HEILIGENDAMM, Germany, June 7 (AFP) Jun 07, 2007
President George W. Bush said Thursday the United States was ready to take the leading role in a global bid to fight climate change but said China and India must get on board.
"The US will be actively involved, if not taking the lead, in a post-Kyoto framework, a post-Kyoto deal," Bush said after talks with British Prime Minister Tony Blair, referring to the UN-backed treaty on cutting emissions that expires in 2012.
But Bush said on the sidelines of a Group of Eight summit that any global accord would have to include major developing countries that are quickly joining the ranks of top polluters.
"Our role is a bridge between people in Europe and others like India and China. If we want them at the table it is important that we give them the opportunity to set an international goal," he said.
"By 2008 the world's emitters of greenhouse gases should come together. Nothing is going to happen in terms of substantial reduction unless China and India participate."
German Chancellor Angela Merkel, the summit's host and a Bush ally, has piled on the pressure for Washington to agree binding targets on reducing greenhouse gas emissions and capping the rise of the planet's temperature.
Her aim is for the world's wealthy nations to take the lead in setting key benchmarks in the run-up to a United Nations meeting in Bali, Indonesia in December where a successor to Kyoto will be negotiated.
China, India and other developing countries, which have been invited to join the summit, are not required to make targeted emissions cuts under Kyoto -- a weakness Washington has frequently criticised.
The United States, the only G8 country that has not ratified the Kyoto Protocol, has flatly rejected any mandatory targets in a new pact.
Bush surprised many last week by offering a counter-proposal in which it and up to 14 other big emitters would agree by the end of next year "a long-term global goal" for reducing greenhouse gases.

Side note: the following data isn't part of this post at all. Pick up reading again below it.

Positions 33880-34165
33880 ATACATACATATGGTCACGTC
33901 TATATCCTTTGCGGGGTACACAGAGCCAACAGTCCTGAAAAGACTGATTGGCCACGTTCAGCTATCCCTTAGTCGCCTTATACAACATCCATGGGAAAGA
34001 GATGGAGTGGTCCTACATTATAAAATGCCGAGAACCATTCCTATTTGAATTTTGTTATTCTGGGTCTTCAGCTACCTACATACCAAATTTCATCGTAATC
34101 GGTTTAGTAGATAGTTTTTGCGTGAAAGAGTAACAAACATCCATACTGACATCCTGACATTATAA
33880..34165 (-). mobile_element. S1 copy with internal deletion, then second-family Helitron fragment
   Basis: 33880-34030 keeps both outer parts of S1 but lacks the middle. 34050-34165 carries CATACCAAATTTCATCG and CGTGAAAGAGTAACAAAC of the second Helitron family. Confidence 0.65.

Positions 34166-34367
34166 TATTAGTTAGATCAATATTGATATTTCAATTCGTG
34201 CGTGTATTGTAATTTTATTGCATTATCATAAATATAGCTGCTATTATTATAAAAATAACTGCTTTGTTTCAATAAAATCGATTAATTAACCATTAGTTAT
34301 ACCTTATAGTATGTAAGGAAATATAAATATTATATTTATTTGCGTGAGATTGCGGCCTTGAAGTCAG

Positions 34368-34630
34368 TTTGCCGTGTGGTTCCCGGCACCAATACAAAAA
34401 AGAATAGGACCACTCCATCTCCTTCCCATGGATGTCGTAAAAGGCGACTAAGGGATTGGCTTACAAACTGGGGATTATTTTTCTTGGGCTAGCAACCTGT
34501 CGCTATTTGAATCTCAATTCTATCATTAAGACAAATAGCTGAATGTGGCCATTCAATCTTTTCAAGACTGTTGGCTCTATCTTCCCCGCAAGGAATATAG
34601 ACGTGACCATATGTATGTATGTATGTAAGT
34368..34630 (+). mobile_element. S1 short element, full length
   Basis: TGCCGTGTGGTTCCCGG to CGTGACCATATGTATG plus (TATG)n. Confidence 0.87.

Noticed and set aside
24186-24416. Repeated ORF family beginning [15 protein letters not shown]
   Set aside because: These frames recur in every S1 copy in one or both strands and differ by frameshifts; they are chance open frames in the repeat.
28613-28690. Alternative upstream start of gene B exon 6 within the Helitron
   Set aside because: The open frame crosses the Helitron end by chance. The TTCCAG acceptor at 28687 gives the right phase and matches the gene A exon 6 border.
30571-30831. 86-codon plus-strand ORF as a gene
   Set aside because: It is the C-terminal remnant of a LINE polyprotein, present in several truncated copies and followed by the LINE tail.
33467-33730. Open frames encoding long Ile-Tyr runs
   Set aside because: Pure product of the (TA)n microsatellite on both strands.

Merkel has insisted that any agreement come within a UN framework, a condition Bush appeared to warm to at the summit.
Bush sharply rejected accusations that Washington was doing nothing to tackle climate change, telling reporters that US greenhouse gas emissions had declined in the last year despite the fact that the economy had grown.
"We are taking steps necessary to be good stewards of the environment and at the same time advance technologies," he said.
Blair said he saw progress at the summit in the German Baltic Sea resort of Heiligendamm on goals for slowing down the overheating of the Earth.
"I think there is a very substantial coming together around the need to make sure that we have a substantial reduction in emissions and find the right process and right way to achieve that," he said.
Blair has backed Merkel's goal of setting a binding cap on carbon emissions by 50 percent compared with 1990 levels by 2050 but acknowledged it was unlikely to be enshrined in the final communique of the G8 meeting with the five top developing nations.
"What we won't get and there was never any question of this, here and now amongst the G8 plus five, is the 50 percent (reduction in greenhouse gas emissions)," he said.
"What's important is that there should be such a target and that's the sort of ballpark we're talking about."
He said there was still hope that a clear benchmark on emissions would be set at the summit.
"It is possible that we leave this summit -- I am not saying that will happen -- with a commitment on the part of everyone to substantial reductions in greenhouse gas emissions by 2050 as a global target and that's of the order of the figures the Europeans are talking about."All rights reserved. © 2005 Agence France-Presse. Sections of the information displayed on this page (dispatches, photographs, logos) are protected by intellectual property rights owned by Agence France-Presse. As a consequence, you may not copy, reproduce, modify, transmit, publish, display or in any way commercially exploit any of the content of this section without the prior written consent of Agence France-Presse.